Weekend Writing Warriors is a weekly bloghop. Each week, participants sign up HERE at wewriwa.com, then post 8 to 10 sentences of their work, published or unpublished, on their own blog to go live before 9:00 AM Sunday EST. (We check signups to remove links when we don't find a wewriwa post-- to save our participants from clicking on empty links--so please have it live by 9:00 Sunday morning--eastern USA) Then we visit each other and read, comment, critique, encourage--all those things that do a solitary writer's heart good. Snippet Sunday group from facebook--not us, but many of our participants do both, can be found HERE.
This week, I'm posting another snippet from Christmas romance a short story that was included in an anthology from Victory Tales Press: Let it Snow. I'll be excerpting from it for several weeks.
The set up:” Raff, the MC, is doing a bit of reflecting about the farm he lives on--giving the reader a glimpse into his character. In this part of the story, the reader already knows that for the most part, Raff's grandparents raised him.
His grandma had left it to him. She wrote it in her will that it had always been his grandfather's fondest wish, that Raff would live on the farm and maybe even work the land.
He smiled at the thought. Him? A farmer? It may have been in his genes, but he'd only barely taken it to heart. Though that was sort of sad, the mere fact that the proverbial apple can fall far from the tree was also sometimes a blessing. Considering his own parents, that had been the case. The alcoholism that consumed their lives had not become his destiny.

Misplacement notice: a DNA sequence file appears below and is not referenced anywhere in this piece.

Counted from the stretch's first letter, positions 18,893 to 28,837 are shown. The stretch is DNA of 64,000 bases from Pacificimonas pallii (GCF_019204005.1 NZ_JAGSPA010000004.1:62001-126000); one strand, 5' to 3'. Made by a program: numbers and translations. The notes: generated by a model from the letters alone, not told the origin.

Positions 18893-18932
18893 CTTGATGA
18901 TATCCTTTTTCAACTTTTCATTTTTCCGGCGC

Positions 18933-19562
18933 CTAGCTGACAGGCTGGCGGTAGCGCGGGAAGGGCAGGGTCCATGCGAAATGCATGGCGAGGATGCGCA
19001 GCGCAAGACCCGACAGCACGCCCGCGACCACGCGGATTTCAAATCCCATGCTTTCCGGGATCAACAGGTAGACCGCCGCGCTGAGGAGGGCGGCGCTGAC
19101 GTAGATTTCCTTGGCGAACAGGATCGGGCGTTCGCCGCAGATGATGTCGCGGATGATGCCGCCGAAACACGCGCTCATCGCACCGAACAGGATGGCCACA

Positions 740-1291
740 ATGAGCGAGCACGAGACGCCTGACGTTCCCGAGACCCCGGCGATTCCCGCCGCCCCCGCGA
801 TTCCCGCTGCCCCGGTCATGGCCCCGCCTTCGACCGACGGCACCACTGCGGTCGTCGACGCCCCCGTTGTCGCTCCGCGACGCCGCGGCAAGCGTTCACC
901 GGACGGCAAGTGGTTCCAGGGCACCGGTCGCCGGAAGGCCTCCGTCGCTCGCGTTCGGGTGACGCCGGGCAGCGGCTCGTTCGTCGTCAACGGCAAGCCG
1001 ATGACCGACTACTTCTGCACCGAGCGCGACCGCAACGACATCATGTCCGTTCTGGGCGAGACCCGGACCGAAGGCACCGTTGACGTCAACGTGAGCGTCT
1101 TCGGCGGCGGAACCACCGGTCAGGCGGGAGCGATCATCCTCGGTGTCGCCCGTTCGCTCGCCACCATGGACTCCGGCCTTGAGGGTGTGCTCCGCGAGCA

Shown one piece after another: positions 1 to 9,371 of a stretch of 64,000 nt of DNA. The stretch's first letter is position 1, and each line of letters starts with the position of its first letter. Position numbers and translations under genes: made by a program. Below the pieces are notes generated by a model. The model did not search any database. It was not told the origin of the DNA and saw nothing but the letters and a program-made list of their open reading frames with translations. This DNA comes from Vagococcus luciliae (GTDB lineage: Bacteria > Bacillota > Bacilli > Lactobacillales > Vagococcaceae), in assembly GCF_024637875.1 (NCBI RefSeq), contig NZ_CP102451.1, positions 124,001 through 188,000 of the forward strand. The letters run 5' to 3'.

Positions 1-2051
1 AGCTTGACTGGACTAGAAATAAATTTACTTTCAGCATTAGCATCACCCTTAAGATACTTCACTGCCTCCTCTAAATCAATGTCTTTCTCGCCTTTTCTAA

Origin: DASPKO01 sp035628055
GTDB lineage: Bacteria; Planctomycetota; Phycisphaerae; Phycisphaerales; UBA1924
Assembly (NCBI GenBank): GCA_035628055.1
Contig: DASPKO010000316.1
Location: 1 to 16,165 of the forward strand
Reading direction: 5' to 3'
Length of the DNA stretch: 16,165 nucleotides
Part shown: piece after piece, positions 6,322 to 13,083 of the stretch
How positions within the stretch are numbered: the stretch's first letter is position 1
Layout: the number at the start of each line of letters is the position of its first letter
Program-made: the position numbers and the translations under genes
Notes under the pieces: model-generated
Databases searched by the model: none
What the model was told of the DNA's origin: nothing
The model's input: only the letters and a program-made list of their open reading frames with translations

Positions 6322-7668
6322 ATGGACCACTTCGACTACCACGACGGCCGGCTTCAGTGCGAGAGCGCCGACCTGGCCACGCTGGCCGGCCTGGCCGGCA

What works and what doesn't? Even though this one is done, I'm grateful for every bit of feedback you share. It might help the next one. :-)
Raff, retired and alone, befriends Mandy-a single mother of two who lives down the road from him. The young woman reminds him of Angie, His high-school sweetheart and the only girl her ever loved. He and Angie had planned to spend their lives together, but many years before, on the Christmas they announced they were getting married, her father whisked her away to find a good man, the "right" man.
Three months before Christmas, when the rat-infested mobile home Mandy rents, burns to the ground, he offers to let them stay with him in his big, old farmhouse.
Their short stay turns into a longer one, and Raff discovers that he likes having children in the house, and he likes Mandy's company. She's alone in the world, and he wants to help her and the kids get back on their feet.
As the holidays approach, while Mandy searches for her birth mother and then has to choose whether to meet her or not, Raff is forced to face his memories of the Christmas long ago when Angie broke it off with one phone call, and then she moved away.
Is there still room in his heart for the one true miracle of Christmas… the miracle of love?